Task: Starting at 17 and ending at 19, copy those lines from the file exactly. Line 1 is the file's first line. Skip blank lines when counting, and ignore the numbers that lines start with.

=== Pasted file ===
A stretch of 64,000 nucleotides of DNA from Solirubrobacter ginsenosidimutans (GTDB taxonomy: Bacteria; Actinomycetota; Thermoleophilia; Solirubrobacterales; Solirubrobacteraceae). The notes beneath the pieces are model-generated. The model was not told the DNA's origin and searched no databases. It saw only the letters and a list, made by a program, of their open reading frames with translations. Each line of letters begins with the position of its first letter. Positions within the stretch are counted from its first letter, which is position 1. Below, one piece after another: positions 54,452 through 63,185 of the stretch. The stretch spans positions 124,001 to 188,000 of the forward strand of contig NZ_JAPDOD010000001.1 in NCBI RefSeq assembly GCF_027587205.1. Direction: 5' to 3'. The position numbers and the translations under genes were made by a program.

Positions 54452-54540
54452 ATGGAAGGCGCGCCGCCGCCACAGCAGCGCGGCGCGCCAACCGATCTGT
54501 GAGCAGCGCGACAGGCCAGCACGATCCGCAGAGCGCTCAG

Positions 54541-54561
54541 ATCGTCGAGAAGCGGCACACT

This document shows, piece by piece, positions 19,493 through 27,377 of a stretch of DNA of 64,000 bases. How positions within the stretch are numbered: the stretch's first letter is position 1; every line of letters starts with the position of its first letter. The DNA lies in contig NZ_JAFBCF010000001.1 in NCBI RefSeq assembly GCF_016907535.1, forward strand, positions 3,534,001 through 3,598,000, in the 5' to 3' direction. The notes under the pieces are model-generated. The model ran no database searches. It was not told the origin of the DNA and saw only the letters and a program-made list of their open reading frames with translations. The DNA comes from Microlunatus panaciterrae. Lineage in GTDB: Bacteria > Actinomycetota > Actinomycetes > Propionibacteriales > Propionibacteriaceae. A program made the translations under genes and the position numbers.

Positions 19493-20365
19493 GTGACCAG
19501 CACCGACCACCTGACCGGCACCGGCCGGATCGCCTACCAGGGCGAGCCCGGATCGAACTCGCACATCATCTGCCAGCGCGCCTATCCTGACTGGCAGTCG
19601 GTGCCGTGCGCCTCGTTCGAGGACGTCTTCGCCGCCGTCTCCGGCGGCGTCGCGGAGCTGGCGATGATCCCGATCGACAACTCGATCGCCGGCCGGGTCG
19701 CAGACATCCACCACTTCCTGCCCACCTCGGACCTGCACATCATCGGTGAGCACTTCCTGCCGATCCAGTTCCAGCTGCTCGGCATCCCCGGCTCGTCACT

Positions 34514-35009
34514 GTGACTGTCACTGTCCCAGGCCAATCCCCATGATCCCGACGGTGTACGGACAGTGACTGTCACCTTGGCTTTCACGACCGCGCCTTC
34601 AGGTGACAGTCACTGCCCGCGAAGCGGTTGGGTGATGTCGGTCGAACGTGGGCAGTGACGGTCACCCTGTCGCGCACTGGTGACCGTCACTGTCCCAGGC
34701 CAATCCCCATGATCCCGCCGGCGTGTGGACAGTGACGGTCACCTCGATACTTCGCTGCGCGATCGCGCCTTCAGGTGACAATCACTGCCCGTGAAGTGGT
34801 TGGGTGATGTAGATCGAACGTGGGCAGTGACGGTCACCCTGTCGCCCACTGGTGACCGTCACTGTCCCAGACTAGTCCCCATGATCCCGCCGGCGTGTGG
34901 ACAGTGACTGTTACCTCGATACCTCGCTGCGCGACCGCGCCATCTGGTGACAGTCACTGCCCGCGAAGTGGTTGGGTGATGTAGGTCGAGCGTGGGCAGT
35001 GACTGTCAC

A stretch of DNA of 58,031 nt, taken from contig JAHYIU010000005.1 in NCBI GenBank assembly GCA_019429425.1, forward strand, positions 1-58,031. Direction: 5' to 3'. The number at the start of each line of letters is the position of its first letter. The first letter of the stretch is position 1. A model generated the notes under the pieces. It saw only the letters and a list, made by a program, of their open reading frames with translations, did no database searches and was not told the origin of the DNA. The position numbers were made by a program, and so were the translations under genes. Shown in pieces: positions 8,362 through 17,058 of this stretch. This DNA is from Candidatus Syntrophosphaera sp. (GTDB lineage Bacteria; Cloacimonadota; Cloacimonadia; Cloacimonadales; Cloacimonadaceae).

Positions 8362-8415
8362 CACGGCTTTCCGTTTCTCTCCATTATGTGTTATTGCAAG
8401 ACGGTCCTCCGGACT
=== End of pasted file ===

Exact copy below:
34801 TGGGTGATGTAGATCGAACGTGGGCAGTGACGGTCACCCTGTCGCCCACTGGTGACCGTCACTGTCCCAGACTAGTCCCCATGATCCCGCCGGCGTGTGG
34901 ACAGTGACTGTTACCTCGATACCTCGCTGCGCGACCGCGCCATCTGGTGACAGTCACTGCCCGCGAAGTGGTTGGGTGATGTAGGTCGAGCGTGGGCAGT
35001 GACTGTCAC